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Jungle of desire

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In Tony's dream, sometimes he would return to Buenos Aires, where the scathing sun was laughing, laughing at this group of ignorant Hong Kong people on a foreign land. Leslie faded like a flower in the storm, and Tony's enforced exile seemed endless. He would watch the bus travelling over the road, and wanted to jump into any of them, to get away from the city, to any place else, but soon he was called back to be the faithful lover, similarly trapped in this place by the twisted romance, never to escape.

Tony never knew that at the bottom of love was hatred, which restrained him, strangled him, and he was completely helpless. Wong Kar-wai taught him that, and he supposed he should be grateful, grateful enough that he should repay it with a knife.

He could see it, the alluring blade. At that time he was both Tony Leung and Li Yiu-fai. Li said, "Why is it that every time you come and go as you want?" Tony Leung said, "I can do it too. I care about you too much. This time it's me who goes first."

Then the dream threw him out mercifully.

Tony remembered the day that finally put the end to all of this. Then Wong Kar-wai,with childlike enthusiasm in his voice, pointing him to a magazine cover with Bruce Lee on it.  "It'll be my next project," Wong said dreamily. "Let's start over again."

Tony hated that he was trapped in Wong's dream again, the same words again and again. Did he not know about the pain and the hurt?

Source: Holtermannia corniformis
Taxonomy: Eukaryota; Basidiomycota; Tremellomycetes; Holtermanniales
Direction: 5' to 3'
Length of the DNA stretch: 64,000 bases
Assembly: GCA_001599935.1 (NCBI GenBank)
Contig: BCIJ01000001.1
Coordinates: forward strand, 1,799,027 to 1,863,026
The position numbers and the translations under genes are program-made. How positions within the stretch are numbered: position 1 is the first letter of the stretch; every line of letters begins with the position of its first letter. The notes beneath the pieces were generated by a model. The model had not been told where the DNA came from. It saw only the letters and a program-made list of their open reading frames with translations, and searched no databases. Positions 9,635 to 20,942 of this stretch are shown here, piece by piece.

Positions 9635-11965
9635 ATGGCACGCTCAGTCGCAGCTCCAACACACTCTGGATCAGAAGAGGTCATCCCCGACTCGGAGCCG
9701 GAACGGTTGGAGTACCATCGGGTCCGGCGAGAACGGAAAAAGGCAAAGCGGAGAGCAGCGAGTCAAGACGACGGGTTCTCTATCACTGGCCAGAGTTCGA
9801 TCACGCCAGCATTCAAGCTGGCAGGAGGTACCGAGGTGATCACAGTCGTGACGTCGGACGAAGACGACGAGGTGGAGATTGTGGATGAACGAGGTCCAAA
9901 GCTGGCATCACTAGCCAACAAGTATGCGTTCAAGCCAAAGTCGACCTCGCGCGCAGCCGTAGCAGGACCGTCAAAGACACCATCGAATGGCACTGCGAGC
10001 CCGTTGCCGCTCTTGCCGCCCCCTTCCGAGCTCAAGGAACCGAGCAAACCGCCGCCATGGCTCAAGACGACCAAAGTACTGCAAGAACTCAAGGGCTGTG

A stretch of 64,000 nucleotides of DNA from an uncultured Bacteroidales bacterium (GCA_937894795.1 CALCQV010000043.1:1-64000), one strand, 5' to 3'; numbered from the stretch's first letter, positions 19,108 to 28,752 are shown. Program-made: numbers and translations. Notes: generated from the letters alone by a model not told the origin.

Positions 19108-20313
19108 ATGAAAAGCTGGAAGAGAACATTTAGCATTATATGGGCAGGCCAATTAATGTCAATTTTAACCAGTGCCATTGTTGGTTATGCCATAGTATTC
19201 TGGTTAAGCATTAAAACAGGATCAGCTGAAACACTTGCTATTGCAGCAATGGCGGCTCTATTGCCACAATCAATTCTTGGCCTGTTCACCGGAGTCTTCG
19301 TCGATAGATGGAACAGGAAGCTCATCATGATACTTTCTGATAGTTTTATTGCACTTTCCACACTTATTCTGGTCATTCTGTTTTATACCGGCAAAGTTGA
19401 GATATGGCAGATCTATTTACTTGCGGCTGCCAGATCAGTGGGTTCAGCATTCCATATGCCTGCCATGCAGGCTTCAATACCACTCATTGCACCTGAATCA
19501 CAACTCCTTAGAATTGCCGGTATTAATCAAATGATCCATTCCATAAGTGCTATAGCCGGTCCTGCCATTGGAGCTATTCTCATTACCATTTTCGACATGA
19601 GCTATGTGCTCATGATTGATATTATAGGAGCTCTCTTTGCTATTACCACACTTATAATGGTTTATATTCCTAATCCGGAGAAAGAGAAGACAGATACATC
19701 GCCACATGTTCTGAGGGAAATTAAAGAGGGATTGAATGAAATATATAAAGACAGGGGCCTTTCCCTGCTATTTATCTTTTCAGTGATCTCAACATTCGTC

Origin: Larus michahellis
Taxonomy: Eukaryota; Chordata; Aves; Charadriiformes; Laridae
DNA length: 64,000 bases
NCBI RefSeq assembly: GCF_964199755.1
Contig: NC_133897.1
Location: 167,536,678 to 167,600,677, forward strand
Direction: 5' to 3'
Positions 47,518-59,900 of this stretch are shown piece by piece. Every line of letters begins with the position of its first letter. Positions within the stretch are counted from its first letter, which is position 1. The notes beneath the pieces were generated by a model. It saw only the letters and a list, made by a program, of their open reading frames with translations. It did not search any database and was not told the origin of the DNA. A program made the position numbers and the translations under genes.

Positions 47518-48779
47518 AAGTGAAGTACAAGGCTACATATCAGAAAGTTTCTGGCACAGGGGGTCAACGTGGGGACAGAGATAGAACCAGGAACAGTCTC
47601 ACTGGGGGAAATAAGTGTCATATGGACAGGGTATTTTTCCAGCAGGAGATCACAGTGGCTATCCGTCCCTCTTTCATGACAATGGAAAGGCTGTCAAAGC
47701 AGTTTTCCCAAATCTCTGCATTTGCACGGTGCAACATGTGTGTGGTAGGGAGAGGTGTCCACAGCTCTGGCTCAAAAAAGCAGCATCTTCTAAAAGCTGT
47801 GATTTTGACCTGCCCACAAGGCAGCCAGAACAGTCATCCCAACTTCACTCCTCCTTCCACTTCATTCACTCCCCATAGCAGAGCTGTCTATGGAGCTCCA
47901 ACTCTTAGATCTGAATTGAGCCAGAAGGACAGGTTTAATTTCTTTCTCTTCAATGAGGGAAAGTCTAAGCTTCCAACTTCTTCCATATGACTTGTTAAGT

Then days went on. Tony was back in Hong Kong, but Wong's words intrigued him and --- what was he joking about? Wong was his opium. Tony would go through the torture of working with Wong again, because he couldn't handle the deadly withdrawal.

"If you don't make the film soon enough, I will be old," he told Wong.

Zhang Ziyi once asked him, after he broke his arm and they were both exhausted, with tears mixed with sweat, "Is it worth it?"

Tony didn't know how to answer.

Kungfu was just a combination of horizontal and vertical stroke. The wrong one fell and the right one carried on. It was what he said in the monologue as Yip Man. But was Tony able to go on? More importantly, did he want to?

Master Yi told him that in Wing Chun, one should hold a stance like a piece of bamboo, firm but flexible, rooted but yielding.  Tony felt that he was too yielding yet inflexible at the same time. The irony. When he was acting, he could sense Wong focusing on him through his dark sunglasses. Was Wong looking at him as a scientist trying to prove his theory, or as an artist looking at raw material? Tony never knew.

But the film did shape him, in a good way or not, he couldn't tell. He was bent, stretched, broken, and then pieced together again. Master Li praised his progress, saying that he was getting the spirit of wing chun, and he smiled, grateful yet frightened. Because what would remain of the original Tony Leung when the film was over? He felt that he was hanging on to pieces of him, never letting it go.

Did Yip Man feel like this? Did he ever feel the need of hanging to the piece that lived in the past? In the golden spring of his years?

At this time, Yip Man as the role and Tony as the actor were indistinguishable. He wasn't sure if he liked it.

The production of the film finally reached an end, and Tony felt that a part of him was forever changed. He was an actor. Detachment was pretty much a survival skill. But this was different.

This was Wushu.

Tony saw the news report that he was crying when he was watching the documentary of the film. He wasn't sure where the tears came from. After so many years of acting, there were no pure tears any more. Were that tears of grief, tears of relief, or tears of determination?

Tony had a firm conviction.

He should quit Wong.

But what 'd happen if Wong said the famous words, "Let's start over again"?

Tony was frightened to know the answer.